He was a young guy and made a little small talk before asking for my paperwork.  I told him it was locked in the fairing and I would have to get it out.  I made sure to let him know what I was going to do.  

He took my paperwork and asked me if I knew why he stopped me.  I thought it was speeding, but said, " Don't really know."

"Passed on the double yellow back there."

"Yeah I did that, but before you write my ticket, let me say this.  I'd been behind that truck a few miles, and didn't like it.  In this heat, recaps are subject to fly off at anytime, all you have to do is look on the shoulders of this road, but you don't need to, been out here long enough to know that.  Plus, I can't see around or what might be coming out from under.  I had the double yellow, but a clear line of sight for at least a mile, it was a safe pass.  I reasoned if you're down the road, just going to cost me a few bucks, but if I stay back here, and one flies off taking me out, going to cost a lot more.  So I took him.  It is never good for a bike to stay behind a 18 wheeler, and I didn't know when I might have a chance to take him again.  We are taught in school and experience to stay from them when possible.  Not going to lie, I'd do it again, if presented with the same option."

"Damn, you oughta be a lawyer. You obviously know what you're doing, coming all the way from Alabama and all.  Just let me check ya out, and I'll put ya back on your way"

"Thanks"

He went back to his car to check for warrants etc.  Then came back and returned my paperwork.

"Thanks, be safe out here man, you need to be around long enough to get YOUR pension."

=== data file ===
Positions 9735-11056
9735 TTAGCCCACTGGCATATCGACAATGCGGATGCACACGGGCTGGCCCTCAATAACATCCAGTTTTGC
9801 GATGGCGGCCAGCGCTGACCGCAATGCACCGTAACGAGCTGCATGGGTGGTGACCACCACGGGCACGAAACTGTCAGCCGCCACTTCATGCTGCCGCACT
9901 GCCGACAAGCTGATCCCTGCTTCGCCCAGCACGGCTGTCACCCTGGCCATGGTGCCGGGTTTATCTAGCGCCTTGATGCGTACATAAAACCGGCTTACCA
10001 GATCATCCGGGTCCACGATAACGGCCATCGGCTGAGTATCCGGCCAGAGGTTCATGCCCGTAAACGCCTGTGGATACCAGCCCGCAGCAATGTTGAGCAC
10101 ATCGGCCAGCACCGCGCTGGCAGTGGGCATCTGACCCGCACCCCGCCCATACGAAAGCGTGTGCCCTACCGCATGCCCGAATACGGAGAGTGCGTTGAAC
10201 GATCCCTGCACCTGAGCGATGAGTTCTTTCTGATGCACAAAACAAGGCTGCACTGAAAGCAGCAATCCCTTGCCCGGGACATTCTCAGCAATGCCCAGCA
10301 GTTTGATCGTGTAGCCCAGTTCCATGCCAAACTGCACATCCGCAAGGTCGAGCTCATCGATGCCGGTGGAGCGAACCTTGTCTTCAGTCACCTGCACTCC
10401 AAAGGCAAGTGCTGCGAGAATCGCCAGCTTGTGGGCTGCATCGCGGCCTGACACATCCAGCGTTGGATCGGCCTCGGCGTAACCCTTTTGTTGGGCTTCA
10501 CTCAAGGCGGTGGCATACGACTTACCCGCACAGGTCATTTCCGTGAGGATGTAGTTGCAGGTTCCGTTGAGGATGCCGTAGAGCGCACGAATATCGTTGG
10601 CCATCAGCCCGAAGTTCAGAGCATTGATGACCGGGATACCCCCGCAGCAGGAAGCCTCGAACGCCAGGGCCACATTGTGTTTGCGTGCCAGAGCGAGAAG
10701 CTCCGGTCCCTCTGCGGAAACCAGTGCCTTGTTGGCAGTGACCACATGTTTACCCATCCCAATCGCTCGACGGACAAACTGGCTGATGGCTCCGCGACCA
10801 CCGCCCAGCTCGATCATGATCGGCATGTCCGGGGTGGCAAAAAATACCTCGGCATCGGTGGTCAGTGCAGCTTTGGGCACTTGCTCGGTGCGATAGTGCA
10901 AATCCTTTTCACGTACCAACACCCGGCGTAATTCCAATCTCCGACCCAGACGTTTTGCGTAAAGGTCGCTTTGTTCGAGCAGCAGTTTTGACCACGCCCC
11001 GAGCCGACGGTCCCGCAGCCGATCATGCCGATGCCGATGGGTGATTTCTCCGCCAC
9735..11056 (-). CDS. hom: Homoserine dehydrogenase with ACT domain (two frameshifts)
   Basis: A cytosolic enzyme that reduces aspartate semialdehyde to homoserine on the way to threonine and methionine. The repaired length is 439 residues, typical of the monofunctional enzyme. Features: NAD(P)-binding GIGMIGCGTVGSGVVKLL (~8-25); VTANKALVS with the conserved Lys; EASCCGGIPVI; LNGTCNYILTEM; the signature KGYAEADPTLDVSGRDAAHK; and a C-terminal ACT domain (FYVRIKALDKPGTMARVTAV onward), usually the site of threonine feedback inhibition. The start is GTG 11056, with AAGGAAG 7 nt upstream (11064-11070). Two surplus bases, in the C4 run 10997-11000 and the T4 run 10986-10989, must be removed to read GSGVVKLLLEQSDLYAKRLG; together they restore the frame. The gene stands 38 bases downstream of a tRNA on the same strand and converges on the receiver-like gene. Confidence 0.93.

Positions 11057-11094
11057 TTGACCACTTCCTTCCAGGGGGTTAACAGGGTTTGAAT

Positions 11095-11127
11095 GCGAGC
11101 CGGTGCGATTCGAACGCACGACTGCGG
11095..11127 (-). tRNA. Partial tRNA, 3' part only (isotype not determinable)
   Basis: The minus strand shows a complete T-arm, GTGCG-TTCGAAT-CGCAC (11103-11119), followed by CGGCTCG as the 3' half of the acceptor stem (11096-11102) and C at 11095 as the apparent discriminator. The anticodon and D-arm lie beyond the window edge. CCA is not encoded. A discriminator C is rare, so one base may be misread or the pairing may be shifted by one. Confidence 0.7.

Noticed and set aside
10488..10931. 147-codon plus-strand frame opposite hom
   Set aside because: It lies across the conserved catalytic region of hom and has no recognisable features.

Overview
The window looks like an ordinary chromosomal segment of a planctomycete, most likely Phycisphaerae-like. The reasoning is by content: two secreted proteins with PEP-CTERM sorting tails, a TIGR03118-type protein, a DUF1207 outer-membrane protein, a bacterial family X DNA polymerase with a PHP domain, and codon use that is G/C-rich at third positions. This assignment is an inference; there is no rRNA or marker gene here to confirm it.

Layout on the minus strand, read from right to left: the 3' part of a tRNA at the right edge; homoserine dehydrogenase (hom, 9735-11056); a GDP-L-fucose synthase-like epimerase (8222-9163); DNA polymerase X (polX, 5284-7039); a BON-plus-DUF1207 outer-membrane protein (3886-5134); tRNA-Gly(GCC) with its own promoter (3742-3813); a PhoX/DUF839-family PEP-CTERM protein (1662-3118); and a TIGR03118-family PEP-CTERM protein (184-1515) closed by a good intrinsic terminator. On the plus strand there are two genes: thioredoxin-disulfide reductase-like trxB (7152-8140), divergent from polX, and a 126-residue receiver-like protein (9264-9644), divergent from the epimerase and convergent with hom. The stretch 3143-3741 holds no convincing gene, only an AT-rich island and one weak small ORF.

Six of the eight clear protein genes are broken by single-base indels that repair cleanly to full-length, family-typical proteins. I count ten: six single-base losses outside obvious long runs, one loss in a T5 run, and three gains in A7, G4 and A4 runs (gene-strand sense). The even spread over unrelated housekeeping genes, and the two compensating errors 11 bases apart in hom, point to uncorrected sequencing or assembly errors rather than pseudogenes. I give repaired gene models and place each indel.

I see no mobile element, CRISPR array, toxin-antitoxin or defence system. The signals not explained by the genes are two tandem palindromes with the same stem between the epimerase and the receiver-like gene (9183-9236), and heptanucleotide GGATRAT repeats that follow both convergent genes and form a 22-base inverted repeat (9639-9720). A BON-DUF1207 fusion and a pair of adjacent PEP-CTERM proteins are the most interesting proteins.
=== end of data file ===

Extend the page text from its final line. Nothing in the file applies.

He laughed and got back in his car.

SR 93 carried me south with the temps rising.  I knew they would be the closer I came to the valley.  The landscape was typical desert, kind of boring.  I was glad to stop at the Cowboy Inn at Wickenburg for a for a late lunch.

I was directed to a booth in the back, and fell out.  I gave my order for a grilled (checking to make sure grilled meant grilled and not fried) chicken to the young girl, but she said she was just the hostess NOT the waitress.

The Cowboy Inn is decorated in a rodeo theme, it was the kind of establishment you see on TV anytime someone stops for bite in the southwest.

The message icon was on display on my Motorola, so I dialed in.  Uncle Phil called and said to him called him back.  "So where ya at?"  "Wickenburg, Arizona."  He checked his atlas, "not far from Phoenix I see."  "Yeah, but hot as hell, gonna get to the city and call it a day, find a room, campin in the desert ain't no fun."

I noticed the table had a tray of prepackaged jelly.  "Hey baby, reckon the boss will mind if I take some jelly?  "Nah take all you want."  "Sure?  Cause I like peanut butter and jelly."  "Yeah its ok."

I stocked enough jelly for at least 10 sandwiches, grape and Strawberry.

U.S. 60 was the next route and it transported me the last 50 miles into Phoenix.  It was steaming hot.  Ultra heat blasts hit me from the road bed, and when I had to stop at a red light it was miserable.  My plan was to work my way to I-10 and get to the west side of the city before stopping for the day.

In Surprise traffic backed up and was not moving.  My heart sank.  A long line of cars were visible for at least a mile.  I crawled along with the temp at 112.  It was brutal.  I'm pretty heat tolerate but sitting in the desert sun, on 112 degree day on a 1300 with the fan blowing is HOT.  I'll say this, the 1300 is a hell of a motorcycle.  I crawled 1 mile in 30 minutes and the temp gauge never budged off 3 bars.  No matter how hard you try, you can't make this bike overheat.